Available evidence indicates that hypercalcemia in pulmonary tuberculosis results from increases in circulating 1α,25-dihydroxyvitamin D [1α,25(OH)2D]. To further characterize vitamin D metabolism in this disorder, the effects of vitamin D, 100,000 units a day for 4 days, were compared in 25 normal subjects and 11 patients with active pulmonary tuberculosis who were normocalcemic and had not had hypercalcemia. Serum calcium, phosphorus, 25-hydroxyvitamin D (25-OHD) and 1α,25(OH)2D were measured. Whereas vitamin D increased mean serum 25-OHD from 20±2 (±SE) to 40±5 ng/ml (P<0.001) and did not change mean serum 1α,25(OH)2D in the normals (33±2 vs. 31±2 pg/ml), it increased mean serum 25-OHD from 21±4 to 55±13 ng/ml (P<0.05) and mean serum 1α,25(OH)2D from 28±2 to 35±3 pg/ml (P<0.05) in the patients. Serum calcium was normal and remained within the normal range in all subjects and patients. The findings indicate that there is a modest but significant abnormality in the regulation of circulating 1α,25(OH)2D in normocalcemic patients with pulmonary tuberculosis. The results are similar to those previously reported by us in normocalcemic patients with sarcoidosis.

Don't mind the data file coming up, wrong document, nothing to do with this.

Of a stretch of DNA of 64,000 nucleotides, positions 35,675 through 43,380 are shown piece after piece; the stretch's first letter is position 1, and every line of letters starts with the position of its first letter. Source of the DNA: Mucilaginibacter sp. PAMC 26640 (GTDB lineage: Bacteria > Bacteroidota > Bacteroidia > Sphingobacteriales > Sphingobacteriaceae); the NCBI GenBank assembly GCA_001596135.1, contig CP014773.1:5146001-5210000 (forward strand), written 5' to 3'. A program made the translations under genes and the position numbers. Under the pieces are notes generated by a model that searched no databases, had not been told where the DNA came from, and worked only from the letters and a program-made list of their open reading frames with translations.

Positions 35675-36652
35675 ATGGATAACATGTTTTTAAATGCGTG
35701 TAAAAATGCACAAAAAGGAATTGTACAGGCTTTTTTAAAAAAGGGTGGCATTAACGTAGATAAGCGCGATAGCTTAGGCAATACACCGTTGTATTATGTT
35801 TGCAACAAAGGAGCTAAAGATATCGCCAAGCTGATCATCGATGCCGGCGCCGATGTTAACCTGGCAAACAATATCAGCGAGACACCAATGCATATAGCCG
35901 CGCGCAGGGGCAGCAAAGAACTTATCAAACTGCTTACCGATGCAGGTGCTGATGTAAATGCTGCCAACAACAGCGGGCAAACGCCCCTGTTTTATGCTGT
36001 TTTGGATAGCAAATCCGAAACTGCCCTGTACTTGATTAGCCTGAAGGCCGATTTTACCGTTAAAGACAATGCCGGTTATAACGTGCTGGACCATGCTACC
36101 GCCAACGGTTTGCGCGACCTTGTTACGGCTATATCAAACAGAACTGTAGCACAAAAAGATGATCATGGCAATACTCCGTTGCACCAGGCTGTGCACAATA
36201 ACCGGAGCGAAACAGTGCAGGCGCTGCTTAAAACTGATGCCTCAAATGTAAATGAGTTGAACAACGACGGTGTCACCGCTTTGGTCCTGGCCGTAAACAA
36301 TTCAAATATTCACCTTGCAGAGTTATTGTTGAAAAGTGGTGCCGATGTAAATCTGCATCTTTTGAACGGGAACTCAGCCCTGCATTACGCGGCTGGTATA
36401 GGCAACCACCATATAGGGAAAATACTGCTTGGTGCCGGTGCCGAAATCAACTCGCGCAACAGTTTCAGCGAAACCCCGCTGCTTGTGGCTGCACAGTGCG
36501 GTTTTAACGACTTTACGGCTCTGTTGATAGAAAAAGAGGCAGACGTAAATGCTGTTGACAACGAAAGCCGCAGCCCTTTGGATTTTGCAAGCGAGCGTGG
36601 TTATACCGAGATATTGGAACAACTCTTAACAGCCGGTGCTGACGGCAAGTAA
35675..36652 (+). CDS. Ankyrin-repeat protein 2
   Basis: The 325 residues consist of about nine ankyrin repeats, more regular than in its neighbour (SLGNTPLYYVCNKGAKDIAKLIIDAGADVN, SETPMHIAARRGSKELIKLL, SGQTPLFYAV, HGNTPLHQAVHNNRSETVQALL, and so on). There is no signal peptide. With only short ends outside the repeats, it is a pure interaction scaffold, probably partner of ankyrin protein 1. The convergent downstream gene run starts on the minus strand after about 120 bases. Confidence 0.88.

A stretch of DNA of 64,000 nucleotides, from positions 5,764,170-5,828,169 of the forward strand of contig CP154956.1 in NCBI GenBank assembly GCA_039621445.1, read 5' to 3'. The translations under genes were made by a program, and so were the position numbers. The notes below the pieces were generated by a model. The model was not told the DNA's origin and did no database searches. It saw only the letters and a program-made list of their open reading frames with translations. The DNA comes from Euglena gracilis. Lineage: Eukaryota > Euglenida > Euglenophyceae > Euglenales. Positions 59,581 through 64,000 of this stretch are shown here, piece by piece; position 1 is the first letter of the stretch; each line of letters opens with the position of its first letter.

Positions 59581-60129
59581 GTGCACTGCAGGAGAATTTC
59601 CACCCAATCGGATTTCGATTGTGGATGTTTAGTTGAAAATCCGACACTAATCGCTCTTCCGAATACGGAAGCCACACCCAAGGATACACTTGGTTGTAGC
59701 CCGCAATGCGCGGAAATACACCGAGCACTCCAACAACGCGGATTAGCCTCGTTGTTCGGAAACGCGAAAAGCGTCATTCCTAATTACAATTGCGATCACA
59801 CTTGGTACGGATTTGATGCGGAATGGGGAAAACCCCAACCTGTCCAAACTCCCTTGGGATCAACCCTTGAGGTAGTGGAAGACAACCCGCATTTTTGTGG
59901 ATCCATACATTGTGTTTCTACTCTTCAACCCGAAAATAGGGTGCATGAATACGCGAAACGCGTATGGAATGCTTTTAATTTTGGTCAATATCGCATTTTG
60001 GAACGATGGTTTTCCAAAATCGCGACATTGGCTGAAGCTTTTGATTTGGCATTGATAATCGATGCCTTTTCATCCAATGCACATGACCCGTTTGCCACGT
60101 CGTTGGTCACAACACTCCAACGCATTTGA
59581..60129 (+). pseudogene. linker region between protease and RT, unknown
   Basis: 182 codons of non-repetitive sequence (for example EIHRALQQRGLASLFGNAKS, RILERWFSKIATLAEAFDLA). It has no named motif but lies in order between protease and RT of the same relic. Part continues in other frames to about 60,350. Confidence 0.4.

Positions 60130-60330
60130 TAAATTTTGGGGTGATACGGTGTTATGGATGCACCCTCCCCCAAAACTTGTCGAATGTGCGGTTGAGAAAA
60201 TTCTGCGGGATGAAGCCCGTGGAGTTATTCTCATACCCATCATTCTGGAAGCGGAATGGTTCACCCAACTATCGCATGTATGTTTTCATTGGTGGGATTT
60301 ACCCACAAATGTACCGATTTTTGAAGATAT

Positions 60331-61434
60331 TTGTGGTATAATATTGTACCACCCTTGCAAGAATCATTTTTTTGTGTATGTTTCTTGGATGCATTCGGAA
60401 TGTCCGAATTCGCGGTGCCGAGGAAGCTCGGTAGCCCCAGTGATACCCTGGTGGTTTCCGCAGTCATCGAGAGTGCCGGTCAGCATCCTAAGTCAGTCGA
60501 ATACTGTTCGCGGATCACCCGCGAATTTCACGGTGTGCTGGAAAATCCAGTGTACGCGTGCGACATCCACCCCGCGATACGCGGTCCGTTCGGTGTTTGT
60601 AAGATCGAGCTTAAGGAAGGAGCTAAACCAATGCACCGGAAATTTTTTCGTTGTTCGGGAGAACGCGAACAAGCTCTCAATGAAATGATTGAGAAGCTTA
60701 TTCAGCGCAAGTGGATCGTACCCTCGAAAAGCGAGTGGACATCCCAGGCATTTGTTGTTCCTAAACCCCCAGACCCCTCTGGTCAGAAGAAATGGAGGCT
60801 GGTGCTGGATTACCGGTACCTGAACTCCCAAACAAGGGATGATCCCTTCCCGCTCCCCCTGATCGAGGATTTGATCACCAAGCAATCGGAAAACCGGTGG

- Pulmonary tuberculosis
ASJC Scopus subject areas
- Endocrinology, Diabetes and Metabolism
- Orthopedics and Sports Medicine